Shares in some of Australia’s most-popular infant formula brands have been caught up in the market woes about the health of China’s economy.
Amid increasing concerns that the world’s second-largest economy will cool further in 2016, Beijing said China’s economy had only expanded 6.9 per cent in 2015, the slowest pace in 25 years.
Bellamy’s Organic has eased to 14.6 per cent while trans-Tasman producer a2 Milk has fallen 26.7 per cent in the past four weeks.
Despite struggling to keep their products on Australian supermarket shelves, infant formula makers are still reporting strong sales.
According to NAB agribusiness economist Phin Ziebell, demand for infant formula in China should continue to remain strong, particularly as the country moves from a manufacturing to consumption-led economy.
“There was the melamine scandal in 2008 and understandably people were terrified about that because food safety is a serious problem. That means for your infant formula there is going to big demand for product that isn’t adulterated with poison,” Ziebell said.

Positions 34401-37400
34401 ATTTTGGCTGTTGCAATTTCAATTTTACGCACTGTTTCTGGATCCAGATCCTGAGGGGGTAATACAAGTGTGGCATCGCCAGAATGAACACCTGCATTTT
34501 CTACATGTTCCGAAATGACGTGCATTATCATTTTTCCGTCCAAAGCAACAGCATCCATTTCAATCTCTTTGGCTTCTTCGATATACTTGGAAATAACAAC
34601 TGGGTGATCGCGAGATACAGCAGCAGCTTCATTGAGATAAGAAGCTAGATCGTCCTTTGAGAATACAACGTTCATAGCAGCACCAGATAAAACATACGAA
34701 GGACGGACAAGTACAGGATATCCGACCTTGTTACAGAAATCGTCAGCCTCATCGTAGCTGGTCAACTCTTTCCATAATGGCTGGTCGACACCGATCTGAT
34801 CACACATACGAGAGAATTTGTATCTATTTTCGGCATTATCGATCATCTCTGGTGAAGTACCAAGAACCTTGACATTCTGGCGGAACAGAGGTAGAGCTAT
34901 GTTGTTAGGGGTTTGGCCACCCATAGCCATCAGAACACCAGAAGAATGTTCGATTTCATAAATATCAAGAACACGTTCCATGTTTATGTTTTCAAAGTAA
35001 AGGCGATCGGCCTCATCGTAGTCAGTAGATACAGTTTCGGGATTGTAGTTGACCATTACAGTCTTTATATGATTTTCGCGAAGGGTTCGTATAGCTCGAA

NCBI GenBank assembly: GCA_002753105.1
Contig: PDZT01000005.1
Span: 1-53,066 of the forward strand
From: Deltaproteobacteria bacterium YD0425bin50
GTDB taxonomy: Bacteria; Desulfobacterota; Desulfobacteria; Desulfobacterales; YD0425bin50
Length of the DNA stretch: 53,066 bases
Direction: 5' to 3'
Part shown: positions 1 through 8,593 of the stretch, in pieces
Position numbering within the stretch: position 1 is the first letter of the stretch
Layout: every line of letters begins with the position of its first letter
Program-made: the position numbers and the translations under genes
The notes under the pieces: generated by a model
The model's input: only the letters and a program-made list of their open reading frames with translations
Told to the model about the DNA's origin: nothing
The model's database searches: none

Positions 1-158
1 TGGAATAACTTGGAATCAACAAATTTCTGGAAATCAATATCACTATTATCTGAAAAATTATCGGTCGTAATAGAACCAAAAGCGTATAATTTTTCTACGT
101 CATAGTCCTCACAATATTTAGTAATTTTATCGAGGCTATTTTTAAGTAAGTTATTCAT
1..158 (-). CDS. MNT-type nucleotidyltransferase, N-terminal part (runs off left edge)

China continues to step out of the global dairy market in the past 18 months while it ran down inventories of milk powder, triggering a halving of prices for key dairy commodities.
NAB is forecasting a "slow recovery" of global dairy prices this year, which will be bolstered by a lower Australian dollar that it expects will hit 66 US cents by June.
"Australian prices are also likely to be supported by the ongoing international interest in our products," said NAB regional agribusiness manager Dave Davies.
"Free trade agreements such as the China Free Trade Agreement will only help this trade, especially if we can operate on a more level playing field with the New Zealand industry."